Seashores NOT reefs had been the ‘cradle of evolution’ for early fish round 420 million years in the past

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Fragile seashores were the ‘cradle of evolution’ for the first fish – not coral reefs as previously thought, according to new research.

A new study suggests fish originated in shallow ocean waters – such as lagoons – some 480 to 360 million years ago before diversifying into deeper waters, rivers and even on to land.

The first vertebrates on Earth were fish that appeared around 480 million years ago but fossil records from this time are sparse with only small fragments identified.

By 420 million years ago, there was a proliferation in the fossil record with a huge variety of fish species present en masse.

It was previously assumed fish originated and diversified in coral reefs, which are dying out all over the world, but new research shows this was not the case.

The study was able to clearly identify shallow, near shore waters where primitive, jawless fish made their first appearance.

Fish which developed more flexible body shapes then moved out from the shore and into deeper waters.

Some fish groups moved into freshwater, while others evolved into early land-dwelling vertebrates.

Professor Lauren Sallan, a palaeobiologist at the University of Pennsylvania in the US, said: ‘It’s been this ongoing question of, well, where were they?

‘Where were they hiding? What were their environmental origins?’ 

Together with researchers from the universities of Michigan in the US and Manchester and Birmingham in the UK, they surveyed fossil records of primitive fish across the globe.

Their aim was to complete a missing link in our evolutionary story as fossils records before the big proliferation were sparse.

So they took a ‘big data’ approach, surveying more than 2,700 early records and using mathematical modelling to predict the likely habitat type from where these early fish types emerged.

Co-lead author Dr Ivan Sansom, of the University of Birmingham, said: ‘Most of today’s major groups of fishes, from jawless hagfish and lampreys through to sharks and the bony fish we are familiar with make their first appearance during the Ordovician, around 480 million years ago, or shortly thereafter

‘The big surprise for us was that all of these seem to have started their evolutionary journey in these very shallow waters close to the shoreline.’

Professor Sallan said: ‘In modern conceptions, we see that coral reefs are so important for fish biodiversity, so we assume there’s an ancient link between fishes and reefs going back to the beginning.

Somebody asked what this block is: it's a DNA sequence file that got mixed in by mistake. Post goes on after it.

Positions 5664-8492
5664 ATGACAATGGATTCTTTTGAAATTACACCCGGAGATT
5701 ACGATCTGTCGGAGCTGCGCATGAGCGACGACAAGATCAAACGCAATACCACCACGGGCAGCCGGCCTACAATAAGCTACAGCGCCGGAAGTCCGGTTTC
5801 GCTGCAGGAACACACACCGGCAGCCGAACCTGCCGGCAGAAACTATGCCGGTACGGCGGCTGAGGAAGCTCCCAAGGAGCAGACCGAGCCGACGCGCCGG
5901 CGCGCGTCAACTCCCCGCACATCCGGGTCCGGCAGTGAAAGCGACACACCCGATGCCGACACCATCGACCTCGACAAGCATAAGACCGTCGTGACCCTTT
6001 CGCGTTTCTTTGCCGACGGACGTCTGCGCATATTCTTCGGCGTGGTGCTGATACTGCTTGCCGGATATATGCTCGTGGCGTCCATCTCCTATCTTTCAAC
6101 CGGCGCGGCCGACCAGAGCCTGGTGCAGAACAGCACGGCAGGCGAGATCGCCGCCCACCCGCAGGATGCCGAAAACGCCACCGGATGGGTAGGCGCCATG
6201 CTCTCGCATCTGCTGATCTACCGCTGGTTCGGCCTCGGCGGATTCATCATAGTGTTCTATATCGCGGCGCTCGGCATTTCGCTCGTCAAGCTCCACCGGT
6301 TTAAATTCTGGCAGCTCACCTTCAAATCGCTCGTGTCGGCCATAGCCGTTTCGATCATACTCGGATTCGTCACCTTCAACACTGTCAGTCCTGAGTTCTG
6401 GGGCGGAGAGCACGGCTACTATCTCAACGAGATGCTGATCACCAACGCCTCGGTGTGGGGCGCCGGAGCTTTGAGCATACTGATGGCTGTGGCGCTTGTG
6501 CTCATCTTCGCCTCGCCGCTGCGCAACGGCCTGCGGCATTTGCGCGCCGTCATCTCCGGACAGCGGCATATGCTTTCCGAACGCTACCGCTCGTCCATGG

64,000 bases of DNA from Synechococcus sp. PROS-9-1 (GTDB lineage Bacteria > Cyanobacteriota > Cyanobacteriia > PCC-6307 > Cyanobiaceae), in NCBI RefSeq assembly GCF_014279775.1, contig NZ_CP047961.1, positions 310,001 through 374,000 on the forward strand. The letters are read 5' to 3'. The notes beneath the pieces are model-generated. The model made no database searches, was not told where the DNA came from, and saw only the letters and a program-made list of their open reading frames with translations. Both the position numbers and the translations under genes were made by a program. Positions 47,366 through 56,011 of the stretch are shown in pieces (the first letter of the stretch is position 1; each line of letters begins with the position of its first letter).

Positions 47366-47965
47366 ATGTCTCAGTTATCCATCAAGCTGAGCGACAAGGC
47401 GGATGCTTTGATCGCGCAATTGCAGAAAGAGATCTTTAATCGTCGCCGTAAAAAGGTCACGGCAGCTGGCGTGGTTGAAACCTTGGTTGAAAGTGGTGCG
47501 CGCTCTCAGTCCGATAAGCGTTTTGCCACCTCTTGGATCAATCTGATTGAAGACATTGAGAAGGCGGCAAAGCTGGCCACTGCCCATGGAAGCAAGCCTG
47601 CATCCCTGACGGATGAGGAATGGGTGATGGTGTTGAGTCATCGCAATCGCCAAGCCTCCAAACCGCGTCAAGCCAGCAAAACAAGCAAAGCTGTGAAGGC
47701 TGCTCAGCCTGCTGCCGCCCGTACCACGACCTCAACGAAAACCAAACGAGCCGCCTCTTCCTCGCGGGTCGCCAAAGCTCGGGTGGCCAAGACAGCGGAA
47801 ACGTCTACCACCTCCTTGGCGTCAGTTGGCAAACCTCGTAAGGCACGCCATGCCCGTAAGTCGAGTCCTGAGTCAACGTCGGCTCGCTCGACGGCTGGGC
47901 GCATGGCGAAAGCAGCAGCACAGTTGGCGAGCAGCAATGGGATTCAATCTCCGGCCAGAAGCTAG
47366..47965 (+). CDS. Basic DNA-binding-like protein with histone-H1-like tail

‘But decades of searching in places like the Cincinnati Arch have come up empty.

‘Instead, our work shows that almost every major vertebrate division, from the earliest armoured jawless fish all the way up through sharks and our own ancestors, all started out right near the beach, far inshore of the reef.

‘Even as older groups spread out, newer groups were also appearing at the shoreline.’

The findings, published in the journal Science, states that movement of these fish into deeper water was restricted to groups with flexible body shape.

They were able to use their increased mobility to move into deeper waters and become established over the following 20 million years, throughout the Silurian and Devonian periods.

The survey showed that more heavily armoured, rigid fish would have had limited swimming ability, and would not have managed to disperse into deeper waters.

Professor Sallan said: ‘One reason why these fossils have been hard to study is precisely because of the area in which they are found.

‘Wave action in the shallow ocean area likely blasted them into tiny fragments,’

It also helps scientists make sense of the fact that, over evolutionary time, many fish groups moved from ocean water to freshwater with some becoming freshwater fish while others evolved into the earliest tetrapods, land-dwelling vertebrates.

Professor Sallan added: ‘They often went to freshwater before the reefs, which is almost an independent line of evidence that they would have had to have been close to shore before doing so.’

The team realised that the rocks in which many of the earliest fish were preserved were all formed in extremely similar environments, suggesting there were as yet unknown features in these environments which may be particularly advantageous in driving fish evolution.

Dr Sansom added: ‘We don’t yet know exactly what was special about those early, shallow marine environments that enabled earliest fish to take those first evolutionary steps, but we do think they provided evolutionary ‘hotspots’, responsible for generating this rich diversity.

‘This work highlights how important these increasingly vulnerable near shore areas are for species evolution.

‘Modern threats from a combination of climate change, elevated sea levels, over-fishing and pollution could have extremely damaging effects on future species diversification.’

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